This dramatic view looks across the region of Enceladus' geyser basin and down on the ends of the Baghdad and Damascus fractures that face Saturn. The image, which looks approximately in the direction of Saturn, was taken from a more elevated viewpoint than other Cassini survey images of this area of the moon's south pole.   Credit: NASA/JPL-Caltech/SSI

This dramatic view looks across the region of Enceladus’ geyser basin and down on the ends of the Baghdad and Damascus fractures that face Saturn. The image, which looks approximately in the direction of Saturn, was taken from a more elevated viewpoint than other Cassini survey images of this area of the moon’s south pole. Credit: NASA/JPL-Caltech/SSI

Scientists analyzing the reams of data from NASA’s Cassini orbiter at Saturn have discovered 101 geysers erupting from the intriguing icy moon Enceladus and that the spewing material of liquid water likely originates from an underground sea located beneath the tiny moons ice shell, according to newly published research.

The geysers are composed of tiny icy particles, water vapor and trace amounts of simple organic molecules. They were first sighted in Cassini imagery snapped during flyby’s of the 310-mile-wide (500 kilometers wide) moon back in 2005 and immediately thrust Enceladus forward as a potential abode for alien life beyond Earth and prime scientific inquisition. [click to continue…]

In astronomy we throw around the term “light-year” seemingly as fast as light itself travels. And yet actually measuring this distance is incredibly tricky. A star’s parallax — its tiny apparent shift once a year caused by our moving viewpoint on Earth — tells its distance more truly than any other method.

Accurate parallaxes of nearby stars form the base of the entire cosmic distance ladder out to the farthest galaxies. It’s a crucial science that’s about to take a giant leap forward. The European Space Agency’s long-awaited Gaia observatory — launched on Dec. 19, 2013 — is now ready to begin its science mission. [click to continue…]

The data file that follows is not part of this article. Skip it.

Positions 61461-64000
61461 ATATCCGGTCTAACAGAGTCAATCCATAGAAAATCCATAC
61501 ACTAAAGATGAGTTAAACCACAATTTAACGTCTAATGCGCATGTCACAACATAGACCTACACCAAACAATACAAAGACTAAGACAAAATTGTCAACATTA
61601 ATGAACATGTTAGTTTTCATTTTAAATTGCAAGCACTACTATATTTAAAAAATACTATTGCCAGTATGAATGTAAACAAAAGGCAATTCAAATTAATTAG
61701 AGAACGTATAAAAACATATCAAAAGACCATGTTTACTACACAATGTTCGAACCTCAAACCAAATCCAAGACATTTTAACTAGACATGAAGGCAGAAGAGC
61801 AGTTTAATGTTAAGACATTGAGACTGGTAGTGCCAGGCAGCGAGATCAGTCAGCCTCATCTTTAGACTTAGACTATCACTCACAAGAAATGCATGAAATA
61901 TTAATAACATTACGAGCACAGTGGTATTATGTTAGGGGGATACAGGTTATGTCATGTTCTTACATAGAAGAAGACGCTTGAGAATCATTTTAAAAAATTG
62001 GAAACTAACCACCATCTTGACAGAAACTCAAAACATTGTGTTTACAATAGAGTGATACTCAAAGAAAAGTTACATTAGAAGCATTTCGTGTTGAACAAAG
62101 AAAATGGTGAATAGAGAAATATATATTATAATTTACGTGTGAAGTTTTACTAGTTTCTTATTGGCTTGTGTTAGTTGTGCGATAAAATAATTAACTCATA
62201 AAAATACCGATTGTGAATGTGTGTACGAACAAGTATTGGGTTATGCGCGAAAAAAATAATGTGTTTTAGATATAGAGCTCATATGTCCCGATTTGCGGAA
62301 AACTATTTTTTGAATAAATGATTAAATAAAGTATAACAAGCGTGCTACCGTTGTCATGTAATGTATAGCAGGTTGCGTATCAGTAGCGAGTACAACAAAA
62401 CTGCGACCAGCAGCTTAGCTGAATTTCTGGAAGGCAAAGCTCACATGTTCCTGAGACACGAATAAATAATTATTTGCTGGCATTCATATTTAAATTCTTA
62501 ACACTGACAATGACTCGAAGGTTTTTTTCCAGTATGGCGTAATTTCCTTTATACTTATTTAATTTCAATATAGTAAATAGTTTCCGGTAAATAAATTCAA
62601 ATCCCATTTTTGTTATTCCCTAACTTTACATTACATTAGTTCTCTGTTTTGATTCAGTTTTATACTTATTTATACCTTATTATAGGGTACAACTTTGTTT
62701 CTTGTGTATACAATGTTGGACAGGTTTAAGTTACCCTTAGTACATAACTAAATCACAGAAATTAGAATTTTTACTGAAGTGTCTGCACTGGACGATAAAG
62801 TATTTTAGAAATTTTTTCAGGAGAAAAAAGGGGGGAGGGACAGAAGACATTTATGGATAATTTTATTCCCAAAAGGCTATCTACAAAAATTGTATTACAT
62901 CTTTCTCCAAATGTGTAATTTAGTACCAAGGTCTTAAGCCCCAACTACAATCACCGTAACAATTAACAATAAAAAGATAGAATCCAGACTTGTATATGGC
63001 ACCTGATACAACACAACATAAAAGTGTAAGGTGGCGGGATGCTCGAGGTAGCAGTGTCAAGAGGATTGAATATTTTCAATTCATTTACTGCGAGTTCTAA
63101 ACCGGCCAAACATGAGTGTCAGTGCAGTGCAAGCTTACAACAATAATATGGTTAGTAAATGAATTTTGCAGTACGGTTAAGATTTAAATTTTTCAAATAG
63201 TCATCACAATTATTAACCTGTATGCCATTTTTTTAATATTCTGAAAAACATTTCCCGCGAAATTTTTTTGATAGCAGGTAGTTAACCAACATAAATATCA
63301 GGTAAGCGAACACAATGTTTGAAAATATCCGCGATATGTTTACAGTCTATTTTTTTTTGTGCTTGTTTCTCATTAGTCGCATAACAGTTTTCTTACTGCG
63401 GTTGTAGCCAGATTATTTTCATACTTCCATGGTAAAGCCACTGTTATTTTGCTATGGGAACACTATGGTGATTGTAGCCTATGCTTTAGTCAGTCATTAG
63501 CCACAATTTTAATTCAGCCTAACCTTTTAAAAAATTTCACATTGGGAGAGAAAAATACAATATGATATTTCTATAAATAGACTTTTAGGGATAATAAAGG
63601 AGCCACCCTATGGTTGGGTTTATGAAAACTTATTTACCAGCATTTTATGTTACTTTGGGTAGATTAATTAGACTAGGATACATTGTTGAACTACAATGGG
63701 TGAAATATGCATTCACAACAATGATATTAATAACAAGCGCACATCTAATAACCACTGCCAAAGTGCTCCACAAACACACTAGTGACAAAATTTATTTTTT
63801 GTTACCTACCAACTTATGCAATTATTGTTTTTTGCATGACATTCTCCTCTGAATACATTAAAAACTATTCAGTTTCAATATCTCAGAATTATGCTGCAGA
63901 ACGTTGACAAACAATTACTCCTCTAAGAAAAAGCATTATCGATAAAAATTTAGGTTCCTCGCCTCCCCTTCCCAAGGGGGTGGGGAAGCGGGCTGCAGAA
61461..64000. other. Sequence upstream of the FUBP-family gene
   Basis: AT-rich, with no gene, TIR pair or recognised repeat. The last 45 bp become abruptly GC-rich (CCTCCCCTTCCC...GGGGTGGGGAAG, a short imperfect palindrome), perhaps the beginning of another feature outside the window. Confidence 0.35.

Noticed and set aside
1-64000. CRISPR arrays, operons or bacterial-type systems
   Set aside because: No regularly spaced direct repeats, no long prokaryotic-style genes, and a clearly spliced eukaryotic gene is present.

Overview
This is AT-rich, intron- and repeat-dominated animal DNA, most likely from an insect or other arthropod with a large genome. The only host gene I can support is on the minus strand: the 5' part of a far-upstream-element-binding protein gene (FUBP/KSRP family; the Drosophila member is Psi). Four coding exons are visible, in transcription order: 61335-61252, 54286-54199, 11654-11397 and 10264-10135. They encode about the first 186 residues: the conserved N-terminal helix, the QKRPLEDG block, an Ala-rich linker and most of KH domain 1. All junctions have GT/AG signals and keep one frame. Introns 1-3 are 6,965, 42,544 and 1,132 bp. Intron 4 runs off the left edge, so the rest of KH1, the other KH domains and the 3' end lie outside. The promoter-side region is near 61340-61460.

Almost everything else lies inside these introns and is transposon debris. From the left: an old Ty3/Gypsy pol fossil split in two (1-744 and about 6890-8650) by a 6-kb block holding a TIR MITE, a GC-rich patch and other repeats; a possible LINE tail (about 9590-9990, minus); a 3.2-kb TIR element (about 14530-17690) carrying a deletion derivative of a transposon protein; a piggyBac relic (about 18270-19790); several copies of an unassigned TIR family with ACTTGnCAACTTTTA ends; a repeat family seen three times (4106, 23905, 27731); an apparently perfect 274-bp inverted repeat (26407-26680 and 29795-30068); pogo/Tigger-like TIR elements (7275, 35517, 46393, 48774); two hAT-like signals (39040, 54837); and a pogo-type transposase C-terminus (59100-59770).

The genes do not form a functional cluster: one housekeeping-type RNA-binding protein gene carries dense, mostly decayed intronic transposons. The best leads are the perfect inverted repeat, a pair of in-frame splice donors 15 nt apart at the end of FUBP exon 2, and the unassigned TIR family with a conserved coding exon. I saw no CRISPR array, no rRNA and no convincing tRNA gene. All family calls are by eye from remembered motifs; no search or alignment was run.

Channelling all U2 fans: this stunning timelapse above Joshua Tree National Park is a walking tourism brochure for astrophotographers. The pictures were taken in September and November 2012 (the latter during the Leonid meteor shower) and just put up on Vimeo a few days ago.

Can you spot any famous astronomical objects? Read below to see some of what was featured in these video clips.

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Anyone want to take bets on what this astronaut was listening to? This is a short silent video of Thomas Pesquet, a European astronaut, doing a dance in the kitchen during NEEMO 18 — the latest NASA underwater mission to test asteroid technologies.

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An artist's conception of the hot local bubble. Image Credit: NASA

An artist’s conception of the hot local bubble. Image Credit: NASA

I spent this past weekend backpacking in Rocky Mountain National Park, where although the snow-swept peaks and the dangerously close wildlife were staggering, the night sky stood in triumph. Without a fire, the stars, a few planets, and the surprisingly bright Milky Way provided the only light to guide our way.

But the night sky as seen by the human eye is relatively dark. Little visible light stretching across the cosmos from stars, nebulae, and galaxies actually reaches Earth. The entire night sky as seen by an X-ray detector, however, glows faintly.

The origins of the soft X-ray glow permeating the sky have been highly debated for the past 50 years. But new findings show that it comes from both inside and outside the Solar System. [click to continue…]